Eads, Edmondson and Burgess

Andy Eads, right, addresses supporters during a Republican election night watch party Tuesday at the Dive Bar. Eads won the race for Denton County judge, beating out Diana Leggett. At left is Dianne Edmondson, who won her race for Precinct 4 commissioner, the seat Eads is vacating; between them is Michael Burgess, who was re-elected to his U.S. House District 26 seat.

Republican Andy Eads will be the next Denton County judge, a victory for conservatives as longtime Republican Judge Mary Horn makes her exit after nearly two decades in office.

Horn’s announcement that she would not seek re-election to the seat brought out a Democratic challenger for the first time in recent memory.

“The Denton County voters demonstrated today that they appreciate conservative local government, and they have acknowledged the work of the Commissioners Court from the ... years I’ve been on it,” Eads said Tuesday night. “I’m excited about representing the whole, entire county. I want to be a county judge for everybody.”

About 121,336 more people voted early in the county judge race this cycle than cast a ballot for county judge in the entire 2014 general election. With about 83 percent of the precincts reporting Tuesday night, Eads had a commanding lead of 158,558 votes over Democrat Diana Leggett’s 117,043 votes.

The county’s population has swelled by tens of thousands of people since Horn first won the seat in 2002. With more than a dozen major construction projects facing county leaders and miles of roads that people say need revamping, voters had the choice of either an establishment Republican or an outsider Democrat who says the county should rethink its spending priorities.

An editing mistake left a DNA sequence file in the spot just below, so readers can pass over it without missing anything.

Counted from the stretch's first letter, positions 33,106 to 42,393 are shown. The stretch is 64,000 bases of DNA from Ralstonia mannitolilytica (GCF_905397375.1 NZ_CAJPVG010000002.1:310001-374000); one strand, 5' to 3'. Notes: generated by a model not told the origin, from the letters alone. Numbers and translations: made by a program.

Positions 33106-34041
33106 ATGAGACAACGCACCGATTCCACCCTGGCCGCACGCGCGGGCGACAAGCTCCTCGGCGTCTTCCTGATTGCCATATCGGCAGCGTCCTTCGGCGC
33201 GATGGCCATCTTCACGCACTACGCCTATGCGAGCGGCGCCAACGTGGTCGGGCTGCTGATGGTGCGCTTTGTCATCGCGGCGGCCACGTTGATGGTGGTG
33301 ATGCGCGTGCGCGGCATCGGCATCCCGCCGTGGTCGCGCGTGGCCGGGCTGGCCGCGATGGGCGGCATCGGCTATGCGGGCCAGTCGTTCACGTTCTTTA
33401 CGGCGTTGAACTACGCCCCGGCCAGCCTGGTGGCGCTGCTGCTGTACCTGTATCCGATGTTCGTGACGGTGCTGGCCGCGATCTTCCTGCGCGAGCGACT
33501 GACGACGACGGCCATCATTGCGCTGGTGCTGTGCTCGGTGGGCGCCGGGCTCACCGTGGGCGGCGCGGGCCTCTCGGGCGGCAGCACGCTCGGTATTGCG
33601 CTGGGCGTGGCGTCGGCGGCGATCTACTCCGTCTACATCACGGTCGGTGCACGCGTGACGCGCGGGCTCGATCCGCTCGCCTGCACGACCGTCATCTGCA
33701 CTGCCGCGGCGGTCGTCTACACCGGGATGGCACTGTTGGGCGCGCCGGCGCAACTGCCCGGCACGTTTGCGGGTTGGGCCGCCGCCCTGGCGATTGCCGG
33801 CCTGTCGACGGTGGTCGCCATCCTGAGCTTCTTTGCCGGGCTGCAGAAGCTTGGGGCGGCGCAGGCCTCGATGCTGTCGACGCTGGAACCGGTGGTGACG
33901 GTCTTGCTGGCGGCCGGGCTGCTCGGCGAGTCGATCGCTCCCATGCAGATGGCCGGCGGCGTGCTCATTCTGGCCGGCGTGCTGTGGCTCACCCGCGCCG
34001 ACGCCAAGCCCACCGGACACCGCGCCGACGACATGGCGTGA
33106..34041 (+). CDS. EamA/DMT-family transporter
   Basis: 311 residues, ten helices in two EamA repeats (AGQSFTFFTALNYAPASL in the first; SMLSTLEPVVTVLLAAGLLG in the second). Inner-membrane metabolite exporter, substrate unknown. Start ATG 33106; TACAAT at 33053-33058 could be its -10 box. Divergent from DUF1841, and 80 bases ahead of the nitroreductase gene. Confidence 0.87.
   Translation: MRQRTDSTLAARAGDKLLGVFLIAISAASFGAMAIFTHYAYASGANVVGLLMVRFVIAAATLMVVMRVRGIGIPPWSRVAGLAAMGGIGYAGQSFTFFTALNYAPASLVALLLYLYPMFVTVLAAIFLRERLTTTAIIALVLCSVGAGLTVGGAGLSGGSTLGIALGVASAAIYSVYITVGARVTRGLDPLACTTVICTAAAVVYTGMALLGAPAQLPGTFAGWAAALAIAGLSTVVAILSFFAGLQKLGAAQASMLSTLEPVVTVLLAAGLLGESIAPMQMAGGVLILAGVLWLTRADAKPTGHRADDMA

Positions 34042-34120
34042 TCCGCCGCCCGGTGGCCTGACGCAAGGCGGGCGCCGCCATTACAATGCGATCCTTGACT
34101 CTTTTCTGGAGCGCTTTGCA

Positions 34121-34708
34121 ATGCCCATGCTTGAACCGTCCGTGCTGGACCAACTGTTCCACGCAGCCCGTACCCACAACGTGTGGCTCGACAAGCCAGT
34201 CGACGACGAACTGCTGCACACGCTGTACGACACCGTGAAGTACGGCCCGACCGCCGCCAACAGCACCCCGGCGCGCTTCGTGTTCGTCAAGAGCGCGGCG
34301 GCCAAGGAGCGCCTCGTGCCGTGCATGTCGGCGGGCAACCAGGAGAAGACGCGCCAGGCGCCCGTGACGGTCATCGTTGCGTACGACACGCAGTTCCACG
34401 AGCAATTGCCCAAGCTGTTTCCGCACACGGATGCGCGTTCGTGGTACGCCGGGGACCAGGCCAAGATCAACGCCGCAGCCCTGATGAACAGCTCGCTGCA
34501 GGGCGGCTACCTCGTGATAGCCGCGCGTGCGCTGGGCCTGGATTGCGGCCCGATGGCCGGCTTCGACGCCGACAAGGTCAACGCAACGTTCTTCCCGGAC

Eads has been the Precinct 4 commissioner since 2007, making him a lead architect of the county’s current form. With ties to the real estate industry, Eads says he has the network to continue building Denton County. Leggett cautioned voters of Eads’ career in local politics; she said her outside perspective is what taxpayers need in a period of rapid growth.

“I’m absolutely gleeful that Denton County came out that much for me,” Leggett said late Tuesday. “I will continue to be routinely involved with what goes on in the county, in particular the Commissioners Court. Denton County is so important to me.”

In the spring primary election, Republican support for Eads outpaced Democratic turnout in Leggett’s race, in which she faced Denton County NAACP President Willie Hudspeth. About 35,207 people voted for Eads, who ran unopposed, and Leggett took in 18,567 votes from Democrats. Another 6,256 more went to Hudspeth.

DALTON LAFERNEY can be reached at 940-566-6882 and via Twitter at @daltonlaferney.

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